Within field experience (and MSW education in general), some of the most valuable resources I’ve encountered have been my field supervisors. These men and women, primarily LCSWs and clinical psychologists, have been critical to increasing my understanding of the ins and outs of various treatment modalities as well as the ever-changing mental health landscape in North Carolina. They have imparted their far-reaching knowledge and wisdom to help provide guidance, skills, and insight that would otherwise be near impossible to attain without many, many years of professional experience.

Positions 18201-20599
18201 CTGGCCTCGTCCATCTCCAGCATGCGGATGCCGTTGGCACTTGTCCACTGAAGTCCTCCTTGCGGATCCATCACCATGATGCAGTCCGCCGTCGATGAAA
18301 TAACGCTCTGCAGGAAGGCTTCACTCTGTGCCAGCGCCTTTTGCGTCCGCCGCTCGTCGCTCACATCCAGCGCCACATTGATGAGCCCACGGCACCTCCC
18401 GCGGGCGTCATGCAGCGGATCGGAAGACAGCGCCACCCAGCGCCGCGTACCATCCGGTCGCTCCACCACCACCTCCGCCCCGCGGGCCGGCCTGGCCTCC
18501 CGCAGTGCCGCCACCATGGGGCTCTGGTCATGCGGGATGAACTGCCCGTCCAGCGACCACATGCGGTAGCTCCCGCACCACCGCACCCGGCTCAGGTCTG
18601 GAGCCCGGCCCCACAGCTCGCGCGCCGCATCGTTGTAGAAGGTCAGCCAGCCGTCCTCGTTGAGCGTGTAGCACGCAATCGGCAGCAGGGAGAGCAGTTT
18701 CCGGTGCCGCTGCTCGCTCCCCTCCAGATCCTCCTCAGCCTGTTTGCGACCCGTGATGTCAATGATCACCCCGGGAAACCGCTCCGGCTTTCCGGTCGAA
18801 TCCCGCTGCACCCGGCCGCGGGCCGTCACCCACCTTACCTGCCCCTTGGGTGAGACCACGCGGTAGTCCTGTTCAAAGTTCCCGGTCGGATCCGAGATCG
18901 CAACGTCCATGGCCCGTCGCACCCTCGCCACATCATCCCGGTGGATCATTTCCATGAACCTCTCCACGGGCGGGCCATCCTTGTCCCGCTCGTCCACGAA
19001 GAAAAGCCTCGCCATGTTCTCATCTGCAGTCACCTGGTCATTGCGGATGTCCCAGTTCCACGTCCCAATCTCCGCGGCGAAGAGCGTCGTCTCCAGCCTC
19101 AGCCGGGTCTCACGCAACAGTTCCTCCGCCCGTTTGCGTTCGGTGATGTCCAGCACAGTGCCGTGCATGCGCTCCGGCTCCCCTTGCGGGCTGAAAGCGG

Furthermore, the varied supervision styles and therapeutic presentations of these supervisors have provided excellent models of how to collaborate with clients and colleagues alike. Also, unlike some supervisors of yesteryear, modern-day supervision may allow for a substantial level of give and take, with supervisees having the opportunity to critically explore and discuss approaches to clinical issues that may not have been previously considered.
Carl Jung said, “The meeting of two personalities is like the contact of two chemical substances: if there is any reaction, both are transformed.” Great supervision can be much the same way.